In the last two hundred years of Israel’s canonical history and the subsequent four-hundred-year interval, many significant political and religious developments occurred.
Judah came under the political dominion of Nebuchadnezzar, king of Babylon (605 b.c.). When Egypt failed to support Judah, the city of Jerusalem fell to the Babylonians after a lengthy, tragic siege. The Jewish kingdom which began with Saul about five hundred years before was now over. Henceforth there would not be a royal aspirant to the throne of David until Jesus’ offer of Himself to Israel as her king.
The seventy years of exile (605–535 b.c.) gave birth to orthodox Judaism. Since the temple and the sacrificial system had been destroyed, the exiles congregated themselves into assemblies or synagogues for the worship of God, the study of the Old Testament, and fellowship. In the centuries that followed, synagogues sprouted throughout the Mediterranean world wherever the Jews emigrated. They were never designed to become a substitute for the temple.
The captivity also saw the rise of the scribe. Since the priests could not practice their ministry, they undertook a serious study and copying of the Old Testament Scriptures. The more they copied, the more they learned. Soon they became the “theologians” of orthodox Judaism.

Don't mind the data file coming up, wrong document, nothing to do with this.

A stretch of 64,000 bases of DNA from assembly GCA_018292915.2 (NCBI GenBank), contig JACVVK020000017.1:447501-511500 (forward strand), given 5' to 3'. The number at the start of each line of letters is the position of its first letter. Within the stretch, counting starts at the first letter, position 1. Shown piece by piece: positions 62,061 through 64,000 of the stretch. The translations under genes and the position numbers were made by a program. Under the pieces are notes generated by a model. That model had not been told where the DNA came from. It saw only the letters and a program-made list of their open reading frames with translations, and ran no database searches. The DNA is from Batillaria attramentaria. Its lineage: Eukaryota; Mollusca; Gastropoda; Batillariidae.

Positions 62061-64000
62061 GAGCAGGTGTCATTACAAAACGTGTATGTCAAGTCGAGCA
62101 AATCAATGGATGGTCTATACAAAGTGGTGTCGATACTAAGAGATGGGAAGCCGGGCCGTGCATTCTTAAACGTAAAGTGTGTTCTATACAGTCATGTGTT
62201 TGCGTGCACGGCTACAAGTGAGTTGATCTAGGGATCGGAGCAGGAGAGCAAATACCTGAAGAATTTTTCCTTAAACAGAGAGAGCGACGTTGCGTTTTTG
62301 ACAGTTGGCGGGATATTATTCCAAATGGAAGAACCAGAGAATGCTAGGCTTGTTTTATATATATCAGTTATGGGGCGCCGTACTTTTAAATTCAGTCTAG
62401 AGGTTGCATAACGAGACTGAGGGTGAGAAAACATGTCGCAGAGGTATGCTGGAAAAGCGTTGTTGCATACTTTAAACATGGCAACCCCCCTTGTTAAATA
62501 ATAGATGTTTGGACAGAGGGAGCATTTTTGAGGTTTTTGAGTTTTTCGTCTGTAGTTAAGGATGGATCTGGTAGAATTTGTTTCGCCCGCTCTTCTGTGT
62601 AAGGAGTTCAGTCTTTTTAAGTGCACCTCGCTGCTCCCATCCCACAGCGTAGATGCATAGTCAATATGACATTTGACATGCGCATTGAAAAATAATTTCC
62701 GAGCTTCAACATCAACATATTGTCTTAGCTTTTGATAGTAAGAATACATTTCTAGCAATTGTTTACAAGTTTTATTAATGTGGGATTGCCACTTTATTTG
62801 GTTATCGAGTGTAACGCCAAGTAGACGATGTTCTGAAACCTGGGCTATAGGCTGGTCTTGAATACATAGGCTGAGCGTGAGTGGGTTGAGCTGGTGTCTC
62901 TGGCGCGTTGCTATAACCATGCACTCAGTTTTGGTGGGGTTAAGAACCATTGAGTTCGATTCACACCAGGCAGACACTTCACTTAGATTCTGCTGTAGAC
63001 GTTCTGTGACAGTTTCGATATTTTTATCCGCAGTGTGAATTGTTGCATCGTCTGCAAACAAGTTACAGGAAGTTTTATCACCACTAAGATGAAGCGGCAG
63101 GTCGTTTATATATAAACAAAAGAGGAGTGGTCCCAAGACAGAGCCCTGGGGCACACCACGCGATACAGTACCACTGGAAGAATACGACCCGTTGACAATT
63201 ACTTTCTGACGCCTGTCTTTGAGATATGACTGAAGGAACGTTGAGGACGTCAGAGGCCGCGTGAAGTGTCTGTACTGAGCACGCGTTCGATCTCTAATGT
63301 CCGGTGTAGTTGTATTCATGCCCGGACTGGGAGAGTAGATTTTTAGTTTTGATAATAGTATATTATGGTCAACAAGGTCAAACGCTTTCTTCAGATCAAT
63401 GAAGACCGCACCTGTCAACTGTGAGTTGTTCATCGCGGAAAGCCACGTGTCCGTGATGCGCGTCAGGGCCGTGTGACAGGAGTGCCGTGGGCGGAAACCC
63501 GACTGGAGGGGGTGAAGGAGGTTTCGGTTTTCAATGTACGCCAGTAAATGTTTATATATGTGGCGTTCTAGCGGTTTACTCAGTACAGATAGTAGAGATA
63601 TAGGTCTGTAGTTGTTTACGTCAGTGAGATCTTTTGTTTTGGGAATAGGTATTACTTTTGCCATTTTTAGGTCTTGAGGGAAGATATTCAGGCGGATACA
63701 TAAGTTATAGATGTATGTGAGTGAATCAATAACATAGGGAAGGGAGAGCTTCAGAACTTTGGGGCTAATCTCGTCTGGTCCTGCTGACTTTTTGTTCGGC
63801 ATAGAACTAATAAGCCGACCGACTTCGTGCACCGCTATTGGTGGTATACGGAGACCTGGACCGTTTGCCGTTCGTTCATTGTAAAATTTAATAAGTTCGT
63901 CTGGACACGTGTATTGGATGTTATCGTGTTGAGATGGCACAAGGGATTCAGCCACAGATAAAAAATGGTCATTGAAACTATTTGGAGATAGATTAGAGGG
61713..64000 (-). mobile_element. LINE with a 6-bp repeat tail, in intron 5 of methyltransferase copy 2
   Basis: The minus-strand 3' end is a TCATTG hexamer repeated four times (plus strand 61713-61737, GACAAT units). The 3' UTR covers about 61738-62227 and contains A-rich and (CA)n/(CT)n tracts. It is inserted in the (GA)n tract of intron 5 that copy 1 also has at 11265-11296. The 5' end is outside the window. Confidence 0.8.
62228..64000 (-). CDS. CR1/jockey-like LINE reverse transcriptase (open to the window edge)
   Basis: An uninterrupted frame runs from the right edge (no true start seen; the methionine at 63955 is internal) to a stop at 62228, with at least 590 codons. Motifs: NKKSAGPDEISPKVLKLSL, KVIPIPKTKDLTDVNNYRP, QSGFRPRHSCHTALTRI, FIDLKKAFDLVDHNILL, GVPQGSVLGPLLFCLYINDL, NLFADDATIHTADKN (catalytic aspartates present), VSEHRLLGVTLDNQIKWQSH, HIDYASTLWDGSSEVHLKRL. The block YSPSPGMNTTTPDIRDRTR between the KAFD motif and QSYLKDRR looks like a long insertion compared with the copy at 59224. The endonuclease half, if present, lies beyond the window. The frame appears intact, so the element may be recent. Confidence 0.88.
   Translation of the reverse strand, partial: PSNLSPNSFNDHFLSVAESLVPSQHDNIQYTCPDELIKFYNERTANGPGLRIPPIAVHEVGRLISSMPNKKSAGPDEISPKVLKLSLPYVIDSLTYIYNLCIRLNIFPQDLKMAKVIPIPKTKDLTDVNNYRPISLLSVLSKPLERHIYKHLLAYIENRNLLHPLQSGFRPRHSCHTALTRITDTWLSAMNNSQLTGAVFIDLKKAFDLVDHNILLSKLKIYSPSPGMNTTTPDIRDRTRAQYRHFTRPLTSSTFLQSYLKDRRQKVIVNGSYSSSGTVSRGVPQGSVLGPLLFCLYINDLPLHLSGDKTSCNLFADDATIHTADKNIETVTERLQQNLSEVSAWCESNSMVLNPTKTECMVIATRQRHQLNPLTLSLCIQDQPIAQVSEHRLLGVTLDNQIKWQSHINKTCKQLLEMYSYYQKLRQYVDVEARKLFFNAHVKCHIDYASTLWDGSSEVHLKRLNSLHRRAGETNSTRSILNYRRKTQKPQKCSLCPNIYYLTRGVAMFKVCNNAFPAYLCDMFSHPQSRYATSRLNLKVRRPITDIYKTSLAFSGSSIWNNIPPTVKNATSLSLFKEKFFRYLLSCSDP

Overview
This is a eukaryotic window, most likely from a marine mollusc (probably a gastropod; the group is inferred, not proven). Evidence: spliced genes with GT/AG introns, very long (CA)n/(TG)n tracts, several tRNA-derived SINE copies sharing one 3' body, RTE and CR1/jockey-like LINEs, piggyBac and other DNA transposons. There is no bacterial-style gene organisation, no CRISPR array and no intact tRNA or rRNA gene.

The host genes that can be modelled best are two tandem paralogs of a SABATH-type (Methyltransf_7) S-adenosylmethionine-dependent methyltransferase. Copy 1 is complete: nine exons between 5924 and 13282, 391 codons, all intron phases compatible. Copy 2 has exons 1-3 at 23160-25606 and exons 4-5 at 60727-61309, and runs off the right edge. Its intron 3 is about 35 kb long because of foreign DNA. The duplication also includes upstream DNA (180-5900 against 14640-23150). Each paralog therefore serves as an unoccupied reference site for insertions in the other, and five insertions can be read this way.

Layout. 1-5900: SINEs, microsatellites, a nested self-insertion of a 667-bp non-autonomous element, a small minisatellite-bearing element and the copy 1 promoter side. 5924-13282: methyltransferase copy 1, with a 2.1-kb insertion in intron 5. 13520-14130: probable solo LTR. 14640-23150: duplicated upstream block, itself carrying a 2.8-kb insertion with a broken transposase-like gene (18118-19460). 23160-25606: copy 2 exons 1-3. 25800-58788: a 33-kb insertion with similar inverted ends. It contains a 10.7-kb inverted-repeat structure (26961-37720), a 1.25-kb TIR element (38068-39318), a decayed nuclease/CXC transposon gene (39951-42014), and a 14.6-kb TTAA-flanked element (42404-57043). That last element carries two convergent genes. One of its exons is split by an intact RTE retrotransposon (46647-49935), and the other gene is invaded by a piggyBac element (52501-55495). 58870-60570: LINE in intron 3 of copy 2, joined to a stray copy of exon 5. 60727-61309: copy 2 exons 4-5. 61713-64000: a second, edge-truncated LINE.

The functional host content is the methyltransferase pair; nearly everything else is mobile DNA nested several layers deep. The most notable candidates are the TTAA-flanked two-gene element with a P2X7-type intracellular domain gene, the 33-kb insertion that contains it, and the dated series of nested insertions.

During the reign of Darius, God raised up the prophets Haggai and Zechariah to convict the returned exiles of their sin of procrastination. With this encouragement, the Jews completed the task of rebuilding the temple in 516–515 b.c. By the end of the recording history of the Old Testament, the Jews were back in the land with a rebuilt temple and reconstructed walls around Jerusalem.
The prophetic era, begun with Moses, was also over. During the 400 Silent Years, no divinely authenticated prophet proclaimed new, authoritative truth. History, however, continued.
The Temple rebuilt at the end of the recorded history of the Old Testament was later enlarged and renovated by Herod the Great (John 2:20), stood for the next five centuries; it was the prominent temple of New Testament activities. From the destruction of the Temple gave way to the innovation of assembly. From here emerged Christian conversion and assembly.